Judge Richard Posner of the U.S. Seventh Circuit Court of Appeals argues that critical race theory "turns its back on the Western tradition of rational inquiry, forswearing analysis for narrative," and that "by repudiating reasoned argumentation, (critical race theorists) reinforce stereotypes about the intellectual capacities of nonwhites.
Former Judge Alex Kozinski, who served on the Ninth Circuit Court of Appeals, criticizes critical race theorists for raising "insuperable barriers to mutual understanding" and thus eliminating opportunities for "meaningful dialogue."
Critical race theory has stirred controversy in the US since the 1980s over such issues as:
- Deviation from the ideal of color blindness;
- Promotion of the use of narrative in legal studies;
- Advocacy of "legal instrumentalism" as opposed to ideal-driven uses of the law;
- Analysis of the U.S. Constitution and existing law as constructed according to and perpetuating racial power;
- Encouraging legal scholars to promote racial equity.
In 2010, the Mexican American Studies Department Programs in Tucson, Arizona were effectively banned due to their connection to CRT, which was seen to be in violation of a recently passed state law that "prohibits schools from offering courses that 'advocate ethnic solidarity instead of the treatment of pupils as individuals.'" The ban included the confiscation of books, in some cases in front of students, by the Tucson Unified School District. Matt de la Peña's young-adult novel Mexican WhiteBoy was banned for containing CRT. However, this ban was later deemed unconstitutional on the grounds that the state showed discriminatory intent. "Both enactment and enforcement were motivated by racial animus," federal Judge A. Wallace Tashima said in the ruling.
On 20 October 2020, the Conservative UK Equalities Minister Kemi Badenoch stated that, in regard to teaching Critical Race Theory in primary and secondary school, "we do not want to see teachers teaching their pupils about white privilege and inherited racial guilt.... [A]ny school which teaches these elements of critical race theory, or which promotes partisan political views such as defunding the police without offering a balanced treatment of opposing views, is breaking the law." Badenoch's remarks have been countered in an open letter, signed by hundreds of academics nationwide, that highlights Badenoch's alleged misapprehensions about CRT. On 30 October 2020, an open letter signed by 101 writers of the Black Writers' Guild condemned Badenoch for saying that some authors want racial division, including her criticisms of books such as White Fragility and Why I'm No Longer Talking to White People About Race, saying that: "many of these books—and, in fact, some of the authors and proponents of critical race theory—actually want a segregated society."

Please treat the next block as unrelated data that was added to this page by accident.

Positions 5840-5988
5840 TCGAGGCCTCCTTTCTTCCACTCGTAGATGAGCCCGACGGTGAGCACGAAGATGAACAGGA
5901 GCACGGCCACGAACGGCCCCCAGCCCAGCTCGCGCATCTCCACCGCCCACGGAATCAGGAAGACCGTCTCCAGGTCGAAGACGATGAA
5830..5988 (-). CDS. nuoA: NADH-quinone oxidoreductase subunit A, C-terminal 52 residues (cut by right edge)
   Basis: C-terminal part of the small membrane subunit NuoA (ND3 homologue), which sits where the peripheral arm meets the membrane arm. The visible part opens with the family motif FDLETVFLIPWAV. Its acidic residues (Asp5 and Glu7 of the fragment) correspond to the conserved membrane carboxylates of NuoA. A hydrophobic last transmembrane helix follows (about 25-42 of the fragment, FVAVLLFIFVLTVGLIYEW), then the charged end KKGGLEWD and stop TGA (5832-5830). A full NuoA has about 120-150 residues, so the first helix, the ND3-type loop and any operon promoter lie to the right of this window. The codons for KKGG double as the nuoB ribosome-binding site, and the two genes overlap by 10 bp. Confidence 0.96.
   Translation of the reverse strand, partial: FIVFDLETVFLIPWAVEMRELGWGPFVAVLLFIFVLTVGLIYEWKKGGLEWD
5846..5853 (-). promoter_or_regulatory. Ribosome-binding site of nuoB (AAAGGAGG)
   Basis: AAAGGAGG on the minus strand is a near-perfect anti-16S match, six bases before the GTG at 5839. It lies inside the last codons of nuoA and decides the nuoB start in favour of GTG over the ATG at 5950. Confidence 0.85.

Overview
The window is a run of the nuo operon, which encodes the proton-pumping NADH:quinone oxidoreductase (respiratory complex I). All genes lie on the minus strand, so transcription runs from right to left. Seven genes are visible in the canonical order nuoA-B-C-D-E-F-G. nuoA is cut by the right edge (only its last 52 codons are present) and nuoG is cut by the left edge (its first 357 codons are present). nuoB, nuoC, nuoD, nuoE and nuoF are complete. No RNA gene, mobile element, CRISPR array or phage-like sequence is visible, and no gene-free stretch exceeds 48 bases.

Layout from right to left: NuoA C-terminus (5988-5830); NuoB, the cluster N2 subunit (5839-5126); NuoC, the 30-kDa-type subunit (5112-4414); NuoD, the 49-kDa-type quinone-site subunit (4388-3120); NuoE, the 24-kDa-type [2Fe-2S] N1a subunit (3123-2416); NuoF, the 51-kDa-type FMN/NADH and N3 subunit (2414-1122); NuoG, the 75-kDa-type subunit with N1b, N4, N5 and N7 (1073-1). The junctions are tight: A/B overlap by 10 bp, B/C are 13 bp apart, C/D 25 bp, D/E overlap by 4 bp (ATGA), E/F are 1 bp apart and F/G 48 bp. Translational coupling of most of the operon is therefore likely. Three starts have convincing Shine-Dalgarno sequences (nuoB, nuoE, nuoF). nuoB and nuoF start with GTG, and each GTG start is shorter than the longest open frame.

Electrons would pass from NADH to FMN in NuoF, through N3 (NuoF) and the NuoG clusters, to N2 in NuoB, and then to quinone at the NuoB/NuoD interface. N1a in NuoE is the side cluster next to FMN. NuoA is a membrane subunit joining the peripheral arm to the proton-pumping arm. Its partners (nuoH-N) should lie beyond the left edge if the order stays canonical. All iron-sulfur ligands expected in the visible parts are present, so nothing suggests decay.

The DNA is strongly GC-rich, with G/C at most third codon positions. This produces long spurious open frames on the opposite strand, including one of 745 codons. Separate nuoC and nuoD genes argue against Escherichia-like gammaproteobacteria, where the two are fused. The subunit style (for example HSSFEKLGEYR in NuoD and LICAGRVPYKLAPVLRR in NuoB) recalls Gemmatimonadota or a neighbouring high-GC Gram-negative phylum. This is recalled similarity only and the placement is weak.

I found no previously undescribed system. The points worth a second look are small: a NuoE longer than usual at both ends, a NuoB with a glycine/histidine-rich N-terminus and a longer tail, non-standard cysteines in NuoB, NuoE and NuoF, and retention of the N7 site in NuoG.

In September 2020, President Donald Trump issued an executive order directing agencies of the United States Government to cancel funding for programs that mention "white privilege" or "critical race theory", on the basis that it constituted "divisive, un-American propaganda". He specifically called out the value of meritocracy. On January 20, 2021, President Joe Biden issued an executive order rescinding and canceling Trump's previous executive order and once again permitted agencies to use such programs.
In mid-April 2021, a bill was introduced in the Idaho legislature that would effectively ban any educational entity (including school districts, public charter school, and public institutions of higher education) in the state from teaching or advocating "sectarianism," including critical race theory or other programs involving social justice.
Within critical race theory, various sub-groupings have emerged to focus on issues that fall outside the black-white paradigm of race relations as well as issues that relate to the intersection of race with issues of gender, sexuality, class and other social structures. For example, critical race feminism (CRF), Hebrew Crit (HebCrit), Latino critical race studies (LatCrit), Asian American critical race studies (AsianCrit), South Asian American critical race studies (DesiCrit), and American Indian critical race studies (sometimes called TribalCrit). CRT methodologies have also been applied to the study of white immigrant groups. CRT has spurred some scholars to call for a second wave of whiteness studies, which is now a small offshoot known as Second Wave Whiteness (SWW). Critical race theory has also begun to spawn research that looks at understandings of race outside the United States.
Disability critical race theoryEdit
Latino critical race theoryEdit
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Latino critical race theory (LatCRT) is a research framework that outlines the social construction of race as central to how people of colour (POC) are constrained and oppressed in society. Race scholars developed LatCRT as a critical response to the "problem of the color line" first explained by W. E. B. Du Bois. While CRT focuses on the Black–White paradigm, LatCRT has moved to consider other racial groups, mainly Chicana/Chicanos, as well as Latinos/as, Asians, Native Americans/First Nations, and women of color.
In Critical Race Counterstories along the Chicana/Chicano Educational Pipeline, Tara J. Yosso discusses how the constraint of POC can be defined. Looking at the differences between Chicana/o students, the tenets that separate such individuals are:
- the intercentricity of race and racism;
- the challenge of dominant ideology;
- the commitment to social justice;
- the centrality of experience knowledge; and
- the interdisciplinary perspective.